A good opening leads you into another world–the world of the story. Here are a few that got my attention from The Best American Short Stories 2014:
From David Gates‘ “A Hand Reached Down to Guide Me” :
The name Paul Thompson won’t mean any more to you than my name would, but if you’d been around the bluegrass scene in New York some thirty years ago, you would have heard the stories.
From Lauren Groff’s “At the Round Earth’s Imagined Corners“:
Jude was born in a cracker-style house at the edge of a swamp that boiled with unnamed species of reptiles.
From Ruth Prawer Jhabvala’s “The Judge’s Will“:
After his second heart attack, the judge knew that he could no longer put off informing his wife about the contents of his will.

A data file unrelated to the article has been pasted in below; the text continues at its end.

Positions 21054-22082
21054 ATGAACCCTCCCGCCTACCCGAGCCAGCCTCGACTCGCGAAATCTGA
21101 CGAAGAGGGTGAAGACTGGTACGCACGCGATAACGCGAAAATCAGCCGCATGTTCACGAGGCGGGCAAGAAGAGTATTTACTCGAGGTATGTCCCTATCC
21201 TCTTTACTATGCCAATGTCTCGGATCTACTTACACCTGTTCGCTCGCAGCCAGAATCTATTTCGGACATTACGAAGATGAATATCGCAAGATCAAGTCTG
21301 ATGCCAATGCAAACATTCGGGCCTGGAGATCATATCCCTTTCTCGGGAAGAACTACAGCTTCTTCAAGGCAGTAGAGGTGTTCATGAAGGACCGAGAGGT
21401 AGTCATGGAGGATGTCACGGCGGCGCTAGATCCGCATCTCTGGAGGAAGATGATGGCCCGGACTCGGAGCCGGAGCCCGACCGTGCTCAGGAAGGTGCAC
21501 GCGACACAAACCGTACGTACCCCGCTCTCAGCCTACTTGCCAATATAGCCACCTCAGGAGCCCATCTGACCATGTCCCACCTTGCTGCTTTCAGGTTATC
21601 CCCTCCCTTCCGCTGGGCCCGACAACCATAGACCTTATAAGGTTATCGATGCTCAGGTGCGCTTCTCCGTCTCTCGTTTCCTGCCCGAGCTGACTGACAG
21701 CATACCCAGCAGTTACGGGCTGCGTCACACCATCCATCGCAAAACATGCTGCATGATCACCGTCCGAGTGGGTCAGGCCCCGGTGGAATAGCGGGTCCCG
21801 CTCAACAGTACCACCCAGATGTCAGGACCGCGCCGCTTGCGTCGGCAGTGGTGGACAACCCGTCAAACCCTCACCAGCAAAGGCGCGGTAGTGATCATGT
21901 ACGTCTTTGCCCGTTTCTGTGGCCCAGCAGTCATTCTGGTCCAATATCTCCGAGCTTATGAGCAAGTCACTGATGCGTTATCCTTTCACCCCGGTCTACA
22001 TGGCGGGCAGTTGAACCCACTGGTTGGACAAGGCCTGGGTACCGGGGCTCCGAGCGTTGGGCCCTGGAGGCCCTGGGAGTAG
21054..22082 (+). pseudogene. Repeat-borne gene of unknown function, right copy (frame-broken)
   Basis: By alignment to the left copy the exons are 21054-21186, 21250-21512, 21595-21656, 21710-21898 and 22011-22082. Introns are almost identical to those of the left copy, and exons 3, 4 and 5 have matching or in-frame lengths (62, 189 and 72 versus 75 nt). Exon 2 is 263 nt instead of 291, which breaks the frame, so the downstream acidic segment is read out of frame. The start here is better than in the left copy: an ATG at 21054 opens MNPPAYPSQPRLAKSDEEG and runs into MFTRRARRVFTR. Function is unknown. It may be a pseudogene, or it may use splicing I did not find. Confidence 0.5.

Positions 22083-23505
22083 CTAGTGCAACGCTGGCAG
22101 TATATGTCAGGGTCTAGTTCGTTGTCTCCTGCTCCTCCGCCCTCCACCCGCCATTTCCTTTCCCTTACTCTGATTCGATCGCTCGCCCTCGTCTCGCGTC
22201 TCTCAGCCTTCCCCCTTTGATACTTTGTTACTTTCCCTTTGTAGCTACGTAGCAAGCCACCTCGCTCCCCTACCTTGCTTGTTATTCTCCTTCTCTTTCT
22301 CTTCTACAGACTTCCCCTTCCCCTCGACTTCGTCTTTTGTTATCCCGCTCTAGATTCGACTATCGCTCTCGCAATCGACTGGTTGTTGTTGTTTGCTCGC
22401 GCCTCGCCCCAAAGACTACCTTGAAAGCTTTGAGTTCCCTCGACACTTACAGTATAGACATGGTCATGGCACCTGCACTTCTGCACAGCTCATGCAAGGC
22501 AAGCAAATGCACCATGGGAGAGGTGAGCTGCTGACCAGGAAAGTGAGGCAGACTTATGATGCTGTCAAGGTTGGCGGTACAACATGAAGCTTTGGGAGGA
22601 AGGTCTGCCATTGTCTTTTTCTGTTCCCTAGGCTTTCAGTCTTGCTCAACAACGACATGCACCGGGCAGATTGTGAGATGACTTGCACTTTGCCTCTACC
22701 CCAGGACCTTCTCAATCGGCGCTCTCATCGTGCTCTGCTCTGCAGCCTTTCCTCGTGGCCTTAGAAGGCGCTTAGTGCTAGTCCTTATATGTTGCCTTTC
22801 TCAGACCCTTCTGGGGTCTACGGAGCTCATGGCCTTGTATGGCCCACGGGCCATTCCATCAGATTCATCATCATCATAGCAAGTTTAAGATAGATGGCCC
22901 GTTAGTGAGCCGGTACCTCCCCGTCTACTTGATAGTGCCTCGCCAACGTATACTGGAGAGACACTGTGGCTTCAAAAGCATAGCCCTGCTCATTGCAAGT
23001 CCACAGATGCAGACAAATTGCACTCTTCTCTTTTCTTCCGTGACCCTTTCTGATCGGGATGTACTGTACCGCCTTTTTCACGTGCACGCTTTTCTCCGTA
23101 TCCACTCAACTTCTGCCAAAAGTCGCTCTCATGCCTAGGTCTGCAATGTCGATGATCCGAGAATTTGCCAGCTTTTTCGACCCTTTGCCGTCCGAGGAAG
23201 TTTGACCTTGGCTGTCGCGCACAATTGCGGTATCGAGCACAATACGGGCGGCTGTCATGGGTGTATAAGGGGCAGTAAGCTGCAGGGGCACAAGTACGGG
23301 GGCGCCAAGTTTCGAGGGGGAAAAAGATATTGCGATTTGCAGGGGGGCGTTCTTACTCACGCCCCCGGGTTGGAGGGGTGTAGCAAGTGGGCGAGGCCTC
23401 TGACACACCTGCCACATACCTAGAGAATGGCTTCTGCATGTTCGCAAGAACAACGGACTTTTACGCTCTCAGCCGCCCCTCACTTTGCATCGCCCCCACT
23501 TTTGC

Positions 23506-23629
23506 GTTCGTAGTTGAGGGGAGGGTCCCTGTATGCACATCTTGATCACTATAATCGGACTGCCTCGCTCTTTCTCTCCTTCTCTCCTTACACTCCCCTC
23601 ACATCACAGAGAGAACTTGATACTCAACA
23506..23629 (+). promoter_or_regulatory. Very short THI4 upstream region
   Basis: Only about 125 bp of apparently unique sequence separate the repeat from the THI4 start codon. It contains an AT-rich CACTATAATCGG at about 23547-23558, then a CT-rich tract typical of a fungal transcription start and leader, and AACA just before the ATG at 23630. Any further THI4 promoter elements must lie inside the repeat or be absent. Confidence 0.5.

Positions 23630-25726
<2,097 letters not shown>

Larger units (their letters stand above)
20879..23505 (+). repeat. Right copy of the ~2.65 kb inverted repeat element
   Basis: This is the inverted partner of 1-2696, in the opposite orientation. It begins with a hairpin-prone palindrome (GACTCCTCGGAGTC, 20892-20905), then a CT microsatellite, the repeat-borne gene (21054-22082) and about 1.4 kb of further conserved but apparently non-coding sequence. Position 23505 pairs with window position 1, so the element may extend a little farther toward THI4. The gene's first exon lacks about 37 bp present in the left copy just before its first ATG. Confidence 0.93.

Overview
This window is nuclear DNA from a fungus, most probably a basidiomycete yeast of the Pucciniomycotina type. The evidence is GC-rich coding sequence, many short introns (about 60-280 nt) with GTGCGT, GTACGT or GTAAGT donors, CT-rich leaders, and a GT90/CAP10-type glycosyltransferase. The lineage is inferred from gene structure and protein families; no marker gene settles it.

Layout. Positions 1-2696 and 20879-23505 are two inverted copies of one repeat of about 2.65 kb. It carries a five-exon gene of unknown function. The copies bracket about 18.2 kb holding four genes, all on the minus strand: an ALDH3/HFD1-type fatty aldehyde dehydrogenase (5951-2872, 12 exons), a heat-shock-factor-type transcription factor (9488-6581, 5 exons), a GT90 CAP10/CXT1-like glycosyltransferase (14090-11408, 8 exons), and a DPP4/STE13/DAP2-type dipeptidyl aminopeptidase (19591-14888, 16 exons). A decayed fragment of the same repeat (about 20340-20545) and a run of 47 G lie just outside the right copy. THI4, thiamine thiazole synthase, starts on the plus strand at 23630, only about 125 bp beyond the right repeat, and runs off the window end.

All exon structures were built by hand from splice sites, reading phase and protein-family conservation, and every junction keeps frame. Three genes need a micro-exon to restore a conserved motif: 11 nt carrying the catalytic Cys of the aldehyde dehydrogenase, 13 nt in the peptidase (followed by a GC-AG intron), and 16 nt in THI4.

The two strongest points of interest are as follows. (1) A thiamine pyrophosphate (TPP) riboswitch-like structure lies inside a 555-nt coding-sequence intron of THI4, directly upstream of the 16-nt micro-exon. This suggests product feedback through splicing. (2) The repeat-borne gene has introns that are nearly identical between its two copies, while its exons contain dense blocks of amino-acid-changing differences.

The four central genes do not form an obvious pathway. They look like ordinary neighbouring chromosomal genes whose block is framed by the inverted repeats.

From Benjamin Nugent’s “God“:
He called her God because she wrote a poem about how Caleb Newton ejaculated prematurely the night she slept with him, and because she shared the poem with her friends.
From Joyce Carol Oates’ “Mastiff“:
Earlier, on the trail, they’d seen it.
From Stephen O’ Connor’s “Next to Nothing“:
The Soros Sisters’ eyes are the blue of lunar seas, their complexions cloud white, and their identical pageboys well-bottom black.
Whether it adds a bit of mystery, introduces readers to an interesting character, or takes us into a world unlike our own, a good opening grabs attention in a good way…and unlike Hollywood, it doesn’t need to be accomplished with a car crash or a chase scene.
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